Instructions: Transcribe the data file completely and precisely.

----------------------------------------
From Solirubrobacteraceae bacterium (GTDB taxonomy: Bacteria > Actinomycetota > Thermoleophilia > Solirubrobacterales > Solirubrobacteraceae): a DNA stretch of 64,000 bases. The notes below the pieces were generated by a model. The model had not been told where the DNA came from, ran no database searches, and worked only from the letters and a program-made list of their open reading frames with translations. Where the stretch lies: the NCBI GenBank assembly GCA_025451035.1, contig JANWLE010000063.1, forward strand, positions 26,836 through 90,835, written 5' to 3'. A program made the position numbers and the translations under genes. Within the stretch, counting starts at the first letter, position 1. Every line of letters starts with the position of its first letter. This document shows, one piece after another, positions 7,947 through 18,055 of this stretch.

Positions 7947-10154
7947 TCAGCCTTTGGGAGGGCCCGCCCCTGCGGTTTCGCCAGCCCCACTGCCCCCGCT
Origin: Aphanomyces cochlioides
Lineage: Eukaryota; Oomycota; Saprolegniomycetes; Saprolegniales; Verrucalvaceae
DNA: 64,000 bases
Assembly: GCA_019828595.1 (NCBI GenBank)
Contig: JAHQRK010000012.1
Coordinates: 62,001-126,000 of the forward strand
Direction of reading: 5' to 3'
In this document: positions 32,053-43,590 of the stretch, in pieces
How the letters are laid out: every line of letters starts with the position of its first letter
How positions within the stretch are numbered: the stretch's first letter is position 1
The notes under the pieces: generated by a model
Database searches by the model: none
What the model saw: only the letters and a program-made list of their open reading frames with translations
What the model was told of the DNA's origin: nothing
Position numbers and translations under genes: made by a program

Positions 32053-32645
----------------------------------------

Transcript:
From Solirubrobacteraceae bacterium (GTDB taxonomy: Bacteria > Actinomycetota > Thermoleophilia > Solirubrobacterales > Solirubrobacteraceae): a DNA stretch of 64,000 bases. The notes below the pieces were generated by a model. The model had not been told where the DNA came from, ran no database searches, and worked only from the letters and a program-made list of their open reading frames with translations. Where the stretch lies: the NCBI GenBank assembly GCA_025451035.1, contig JANWLE010000063.1, forward strand, positions 26,836 through 90,835, written 5' to 3'. A program made the position numbers and the translations under genes. Within the stretch, counting starts at the first letter, position 1. Every line of letters starts with the position of its first letter. This document shows, one piece after another, positions 7,947 through 18,055 of this stretch.

Positions 7947-10154
7947 TCAGCCTTTGGGAGGGCCCGCCCCTGCGGTTTCGCCAGCCCCACTGCCCCCGCT
Origin: Aphanomyces cochlioides
Lineage: Eukaryota; Oomycota; Saprolegniomycetes; Saprolegniales; Verrucalvaceae
DNA: 64,000 bases
Assembly: GCA_019828595.1 (NCBI GenBank)
Contig: JAHQRK010000012.1
Coordinates: 62,001-126,000 of the forward strand
Direction of reading: 5' to 3'
In this document: positions 32,053-43,590 of the stretch, in pieces
How the letters are laid out: every line of letters starts with the position of its first letter
How positions within the stretch are numbered: the stretch's first letter is position 1
The notes under the pieces: generated by a model
Database searches by the model: none
What the model saw: only the letters and a program-made list of their open reading frames with translations
What the model was told of the DNA's origin: nothing
Position numbers and translations under genes: made by a program

Positions 32053-32645